[kwlug-disc] Your country needs you (or "Our MP is on the C-32 committee") and the Long Census

L.D. Paniak ldpaniak at fourpisolutions.com
Sun Nov 21 13:13:08 EST 2010

The mantra of "not making criminals out of law abiding citizens" is a
long standing one in conservative lore.  It was certainly front and
center in arguments against a gun registry 10+ years ago and even
further back against medicare.  I find it hard to believe that a Reform
candidate from  Calgary would not be susceptible to this line of
reasoning - even if channeled through an Ontario MP.

The question for a conservative politician is what public interest is
served by the government intruding on the privacy of my home for the
purposes of checking on how I am watching a DVD that I legally purchased
(the right to view)?  


On Sun, 2010-11-21 at 11:48 -0500, Darryl O'Neill wrote:
> I don't believe for a minute  the the Tories canned the long census to 
> keep people out of jail.  I think that they want to lose the information 
> to fund programs that they don't want paid for.  I also am not under the 
> delusion that the Liberals care that much about the copyright bill.
> My point was that in one case the Tories are claiming that they don't 
> want to Criminalize innocent Canadians and in the other they are 
> perfectly willing to do it.  My faith in the opposition parties is that 
> they are willing to jump on this fact to make an issue out of it just to 
> cause problems for the Tories.  We still need to send a message to Peter 
> Braid but I am not sure if he can talk while Harper is drinking water.
> Russell McOrmond wrote:
> >
> > On 10-11-20 11:22 PM, Darryl O'Neill wrote:
> >> The Tories killed the Long Census since they don't want to turn ordinary
> >> citizens into criminals for not filling in a form.
> >> But it would appear that they want to make it illegal to copy your own
> >> DVD's onto your own iPod or Blackberry or to watch your own purchased
> >> movie on your own PC.
> >
> >   Here is the difference:
> >
> >   With the Census they were well aware of what they were doing, but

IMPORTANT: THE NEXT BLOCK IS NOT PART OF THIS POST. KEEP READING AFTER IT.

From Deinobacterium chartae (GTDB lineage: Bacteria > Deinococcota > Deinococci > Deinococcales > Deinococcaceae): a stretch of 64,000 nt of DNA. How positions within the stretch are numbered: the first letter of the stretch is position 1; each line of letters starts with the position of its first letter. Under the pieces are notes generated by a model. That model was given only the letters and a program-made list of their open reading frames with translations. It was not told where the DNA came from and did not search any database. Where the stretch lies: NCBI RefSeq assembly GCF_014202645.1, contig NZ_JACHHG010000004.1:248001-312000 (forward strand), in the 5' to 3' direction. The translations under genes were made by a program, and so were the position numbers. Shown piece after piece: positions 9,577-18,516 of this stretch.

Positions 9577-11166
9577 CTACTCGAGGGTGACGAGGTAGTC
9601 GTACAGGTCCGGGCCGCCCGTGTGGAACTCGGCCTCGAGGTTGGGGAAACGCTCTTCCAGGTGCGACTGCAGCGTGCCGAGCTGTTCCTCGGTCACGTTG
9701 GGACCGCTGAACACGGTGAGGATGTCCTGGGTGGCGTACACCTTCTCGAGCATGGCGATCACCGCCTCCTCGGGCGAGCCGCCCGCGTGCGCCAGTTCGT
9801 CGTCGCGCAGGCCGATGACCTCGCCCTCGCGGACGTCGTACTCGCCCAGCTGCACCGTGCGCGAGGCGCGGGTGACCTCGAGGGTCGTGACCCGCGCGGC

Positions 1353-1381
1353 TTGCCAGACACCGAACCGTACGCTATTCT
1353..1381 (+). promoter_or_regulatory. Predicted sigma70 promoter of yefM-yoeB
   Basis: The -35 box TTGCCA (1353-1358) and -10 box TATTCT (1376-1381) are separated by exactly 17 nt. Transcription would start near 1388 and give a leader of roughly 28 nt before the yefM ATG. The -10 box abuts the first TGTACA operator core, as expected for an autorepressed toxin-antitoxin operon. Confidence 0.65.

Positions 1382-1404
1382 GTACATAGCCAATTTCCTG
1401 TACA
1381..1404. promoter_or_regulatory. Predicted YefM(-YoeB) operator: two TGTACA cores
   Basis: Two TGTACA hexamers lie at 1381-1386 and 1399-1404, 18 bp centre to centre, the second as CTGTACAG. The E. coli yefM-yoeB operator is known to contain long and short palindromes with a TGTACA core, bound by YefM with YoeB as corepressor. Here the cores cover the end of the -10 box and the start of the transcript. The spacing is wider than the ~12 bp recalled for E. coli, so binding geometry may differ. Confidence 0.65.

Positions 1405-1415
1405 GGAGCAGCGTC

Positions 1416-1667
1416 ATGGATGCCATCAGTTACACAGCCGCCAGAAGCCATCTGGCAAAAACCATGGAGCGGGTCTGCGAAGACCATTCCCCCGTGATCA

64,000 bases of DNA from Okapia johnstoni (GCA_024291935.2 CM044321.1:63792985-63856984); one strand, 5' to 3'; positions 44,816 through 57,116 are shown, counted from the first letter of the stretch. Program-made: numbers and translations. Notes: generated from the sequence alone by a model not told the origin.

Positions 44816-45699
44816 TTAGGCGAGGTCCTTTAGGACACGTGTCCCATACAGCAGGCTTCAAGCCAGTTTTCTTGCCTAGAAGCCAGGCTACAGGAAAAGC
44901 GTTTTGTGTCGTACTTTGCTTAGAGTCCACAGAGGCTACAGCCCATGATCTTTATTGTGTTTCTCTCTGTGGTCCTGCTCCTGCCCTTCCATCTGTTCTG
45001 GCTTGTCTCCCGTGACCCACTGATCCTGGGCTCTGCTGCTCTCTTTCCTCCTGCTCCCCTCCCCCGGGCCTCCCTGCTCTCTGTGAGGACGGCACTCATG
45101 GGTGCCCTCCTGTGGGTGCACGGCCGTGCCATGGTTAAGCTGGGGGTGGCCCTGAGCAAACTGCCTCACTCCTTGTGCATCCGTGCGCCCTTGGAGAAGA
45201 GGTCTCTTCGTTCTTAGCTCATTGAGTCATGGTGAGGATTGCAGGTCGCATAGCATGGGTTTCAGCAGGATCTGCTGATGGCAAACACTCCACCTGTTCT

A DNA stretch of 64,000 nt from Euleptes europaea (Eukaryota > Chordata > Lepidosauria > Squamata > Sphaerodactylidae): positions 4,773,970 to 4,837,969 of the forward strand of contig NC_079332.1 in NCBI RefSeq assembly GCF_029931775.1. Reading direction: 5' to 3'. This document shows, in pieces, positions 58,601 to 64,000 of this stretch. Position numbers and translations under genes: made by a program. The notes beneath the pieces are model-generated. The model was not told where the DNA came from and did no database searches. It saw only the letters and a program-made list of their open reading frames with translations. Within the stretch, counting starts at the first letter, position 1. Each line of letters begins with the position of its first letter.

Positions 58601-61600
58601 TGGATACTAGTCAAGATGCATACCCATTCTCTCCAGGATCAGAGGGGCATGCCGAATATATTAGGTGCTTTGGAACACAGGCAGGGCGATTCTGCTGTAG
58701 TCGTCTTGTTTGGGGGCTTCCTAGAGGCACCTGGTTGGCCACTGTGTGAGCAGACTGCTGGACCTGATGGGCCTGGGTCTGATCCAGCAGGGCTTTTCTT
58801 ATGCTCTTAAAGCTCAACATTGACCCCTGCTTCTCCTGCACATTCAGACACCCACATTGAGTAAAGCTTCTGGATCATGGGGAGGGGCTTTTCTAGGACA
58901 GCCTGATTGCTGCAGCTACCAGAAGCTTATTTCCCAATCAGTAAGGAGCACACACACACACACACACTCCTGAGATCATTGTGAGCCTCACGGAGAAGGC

> > some of us disagree on the effect.  In my mind the ultimate effect of 
> > getting rid of the long-form census will be to create an incentive to 
> > merge databases kept by different departments as well as data 
> > collected by the private sector.  Short-form: the effect will be a far 
> > greater invasion of our privacy than the long form could ever be.
> >
> >
> >   With TPMs, they aren't aware of what TPMs are or the effect.  They 
> > believe that TPMs added to content alone can "make decisions" (IE: 
> > just like believing a paperback book can read itself out loud), and 
> > are unaware of the impact of TPMs on our devices.   They have never 
> > read section 3, 15 or 18 of the current copyright act or any WIPO 
> > treaties to notice that "access" was never before contemplated in 
> > copyright (for good reason), and thus "access controls" should never 
> > be contemplated in copyright.   Like the special interest lawyers that 
> > are advising them, they don't eve know the difference between an 
> > access control and a use control.
> >
> >
> >   Please do not assume that any parliamentarians from any party are in 
> > favour of TPMs in Copyright because they actually understand what they 
> > are, or know what the consequences will be.   Nearly all real-world 
> > impacts of TPMs will be unintended consequences.
> >
> >> I think that we should engage the Liberal/NDP's on this side of the
> >> issue. I am sure that they would love to bring both of these issues up
> >> again during questioning period.
> >
> >   Please take a glance at the transcripts from the debate that has 
> > happened in the house so far of C-32.  This is the starting position 
> > of the parties.
> >
> >   The most important questions are those that happen in the committee. 
> >   As they talk to witnesses, they need to be asking smart questions of 
> > them to try to get useful answers.  Having them ask proponents of TPM 
> > legislation skill testing questions about real-world technology 
> > (cryptography, etc) would make for some pretty interesting committee 
> > hearings given it would be more obvious that the beneficiaries of TPMs 
> > are monopolist technology manufacturers and not copyright holders (IE: 
> > This is about BSA, not RIAA).
> >
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